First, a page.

An ascent of Roseberry Topping for fine views and reminders of one of Britain's great explorers.
Distance 5.6 miles (9km)
Minimum time 2hrs 30min
Ascent/gradient 1,214ft (370m)
Level of difficulty Medium
Paths Hillside climb, then tracks and field paths, 3 stiles
Landscape One of the best 360-degree views in Yorkshire
Suggested map aqua3 OS Outdoor Leisure 26 North York Moors - Western
Start/finish NZ 570128
Dog friendliness Off leads, except in farmland
Parking Car park on A173 just south of Newton under Roseberry
Public toilets In car park at foot of Roseberry Topping
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1 Take the rough lane beside the car park towards Roseberry Topping. The path goes through a gateway then rises to a second gate at the beginning of the woodland.
2 Go through the gate into National Trust Land and turn left. There is a well-worn path to the summit, with several variations to the route. Some are easier than others but whichever you take, it is a stiff climb to the trig point on the top of the hill.
3 From the summit, take the Cleveland Way path on the opposite side from the ascent, going down a track which rises through a gate to the corner of woodland. Go through another gate and turn right alongside the wood.
4 Follow this track as it follows the edge of the wood. It passes through another gate and goes past a second area of wood, descending the hillside to reach a road.
5 Turn right, cross the cattle grid and bear left past a bench to a gate. Turn right to go over a stile, down the field, over another stile and out into a lane. Walk past the cottages to reach a road, where you go straight ahead.
6 At a crossroads go right, down Aireyholme Lane. Follow the lane as it winds past houses, then take a signed footpath left through woodland. After ½ mile (800m), go right up a path ascending through the woods, turning left at a crossing path and continuing along the edge of the woodland. Continue bearing right to reach a track to farm buildings which goes left then right, to a gate.
7 Walk across two fields to a stile, then continue uphill to the tower. Beyond it, take a grassy path left down a gully, to a gate into woodland. Follow the path downhill through the woods to return to the gate at the top of the lane leading back to the car park.
Visible for miles around and one of the most distinctive of all English hills, Roseberry Topping, 1,051ft (320m) high, was once an integral part of the North York Moors plateau. Over the millennia, however, the forces of nature eroded the land around it, but the Topping itself was protected by a cap of harder sandstone. In time it became an isolated conical hill, stranded above the plain of the River Tees. Through the centuries it has been called many things, from Odinburgh (after the Norse God) to Rosemary Torp (by the notoriously inaccurate Daniel Defoe). Roseberry means 'fortress in the heath' and Topping, a 'point' - though there is no sign of a fortress there now.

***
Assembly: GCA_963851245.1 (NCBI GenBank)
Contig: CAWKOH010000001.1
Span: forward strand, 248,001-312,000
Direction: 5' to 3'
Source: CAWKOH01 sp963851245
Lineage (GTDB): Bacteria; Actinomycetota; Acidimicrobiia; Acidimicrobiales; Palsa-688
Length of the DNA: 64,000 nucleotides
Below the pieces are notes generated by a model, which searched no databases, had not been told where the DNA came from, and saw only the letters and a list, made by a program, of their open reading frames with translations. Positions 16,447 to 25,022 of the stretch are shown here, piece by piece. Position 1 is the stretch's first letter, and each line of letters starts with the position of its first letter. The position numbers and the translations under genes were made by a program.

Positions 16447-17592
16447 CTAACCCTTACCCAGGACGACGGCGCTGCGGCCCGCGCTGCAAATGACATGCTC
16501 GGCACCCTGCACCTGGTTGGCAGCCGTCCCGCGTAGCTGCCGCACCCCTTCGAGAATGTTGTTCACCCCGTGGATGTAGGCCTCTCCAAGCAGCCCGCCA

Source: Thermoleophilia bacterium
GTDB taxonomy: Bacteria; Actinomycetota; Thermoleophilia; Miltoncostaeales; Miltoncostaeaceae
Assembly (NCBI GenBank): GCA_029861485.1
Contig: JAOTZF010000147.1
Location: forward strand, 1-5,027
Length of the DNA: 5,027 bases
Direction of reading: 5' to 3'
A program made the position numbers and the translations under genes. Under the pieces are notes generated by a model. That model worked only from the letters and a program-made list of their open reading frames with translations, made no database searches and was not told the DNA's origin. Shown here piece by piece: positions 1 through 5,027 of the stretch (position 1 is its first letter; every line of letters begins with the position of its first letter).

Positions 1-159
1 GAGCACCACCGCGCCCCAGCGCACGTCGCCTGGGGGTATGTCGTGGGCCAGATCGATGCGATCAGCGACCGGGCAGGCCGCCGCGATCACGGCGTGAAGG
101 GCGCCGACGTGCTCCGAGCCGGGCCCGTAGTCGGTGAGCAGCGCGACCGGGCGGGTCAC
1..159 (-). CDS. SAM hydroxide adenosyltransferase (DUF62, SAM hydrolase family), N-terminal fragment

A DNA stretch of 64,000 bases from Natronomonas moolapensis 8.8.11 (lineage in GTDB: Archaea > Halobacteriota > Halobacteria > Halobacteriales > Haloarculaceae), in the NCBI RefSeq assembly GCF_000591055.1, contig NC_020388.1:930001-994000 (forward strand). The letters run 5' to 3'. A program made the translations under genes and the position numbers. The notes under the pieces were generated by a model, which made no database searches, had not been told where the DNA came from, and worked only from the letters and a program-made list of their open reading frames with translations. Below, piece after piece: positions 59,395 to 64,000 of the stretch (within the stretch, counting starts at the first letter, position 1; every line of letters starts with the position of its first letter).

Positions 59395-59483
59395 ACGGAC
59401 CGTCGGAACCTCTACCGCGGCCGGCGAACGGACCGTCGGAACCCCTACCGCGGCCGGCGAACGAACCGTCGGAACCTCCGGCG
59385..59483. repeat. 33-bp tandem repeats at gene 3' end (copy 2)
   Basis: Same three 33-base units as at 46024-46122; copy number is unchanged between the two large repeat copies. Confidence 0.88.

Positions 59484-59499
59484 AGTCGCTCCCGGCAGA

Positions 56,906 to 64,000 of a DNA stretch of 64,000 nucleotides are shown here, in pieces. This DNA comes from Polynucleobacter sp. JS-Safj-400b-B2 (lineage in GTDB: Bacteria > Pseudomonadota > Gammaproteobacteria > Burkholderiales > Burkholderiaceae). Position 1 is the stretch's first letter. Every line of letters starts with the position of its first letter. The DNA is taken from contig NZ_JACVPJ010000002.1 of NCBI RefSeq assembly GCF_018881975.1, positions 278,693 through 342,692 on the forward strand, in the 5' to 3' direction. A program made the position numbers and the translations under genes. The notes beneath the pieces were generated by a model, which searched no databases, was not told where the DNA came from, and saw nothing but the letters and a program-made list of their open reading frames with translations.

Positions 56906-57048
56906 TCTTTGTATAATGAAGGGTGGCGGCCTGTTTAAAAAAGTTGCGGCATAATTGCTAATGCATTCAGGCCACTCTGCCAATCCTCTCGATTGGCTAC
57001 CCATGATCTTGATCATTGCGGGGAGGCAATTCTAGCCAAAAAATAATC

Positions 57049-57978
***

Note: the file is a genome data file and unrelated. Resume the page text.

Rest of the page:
Roseberry Topping retained its conical perfection until the night of 8th August 1912, when a huge chunk of land fell from its south west slope and gave it the now-characteristic jagged profile. The immediate cause of the fall was the ironstone mining operations that had been burrowing into the slopes of the hill, since 1880, when the Roseberry Ironstone Company opened its first seam. Like much of this part of the North York Moors, Roseberry Topping is rich in ironstone, and it seemed a prize worth winning. The company survived for only three years, but the seam was later re-opened first by the Tees Furnace Company and then by its successor Burton and Sons. Burton's were blamed for the 1912 collapse, and for another landslide ten years later, but the topping is geologically unstable and could have slipped at any time.
After the descent from Roseberry Topping, and the climb again to the woodland, the track descends over Great Ayton Moor. Ahead, the Captain Cook Monument, a stone obelisk 51ft (15.5m) high, dominates the view. The great explorer was born in 1728 within sight of Roseberry Topping at Marton (then a village, but now a suburb of Middlesbrough) and went to school at nearby Great Ayton. The monument was erected in 1827, with an inscription that names James Cook as 'amongst the most celebrated and most admired benefactors of the human race.' From 1736 his father worked at Aireyholme Farm (not open to the public), near Point 6 on the walk.
Just after you have gone through the gate after Point 5, the dips and hollows in the ground to the left are the remains of another ironstone mine, Ayton Banks. This was last worked in the 1920s. A little further on, you will pass Gribdale Terrace, a typical row of cottages built to house the iron miners and their families.
Roseberry Topping attracts more than 100,000 visitors each year, many of whom make it to the summit. As a result, it is in constant danger from erosion, both from those thousands of feet and from the sometimes severe weather that can affect the northern slope of the Moors. The National Trust, which owns it, needs to maintain a balance between access and conservation. You may find, therefore, that some parts are cordoned off, and access is limited to other areas. Stone and soil - in the last campaign more than 200 tonnes - are imported to try to stabilise the paths. Visitors can help by making sure that they stay on the tracks and by obeying any warning signs.
There is often a refreshment caravan in the car park at the foot of Roseberry Topping, and an ice cream van up the lane. Otherwise, head for nearby Newton under Roseberry, where the King's Arms is recommended by locals for its atmosphere, and its meals - especially the puddings.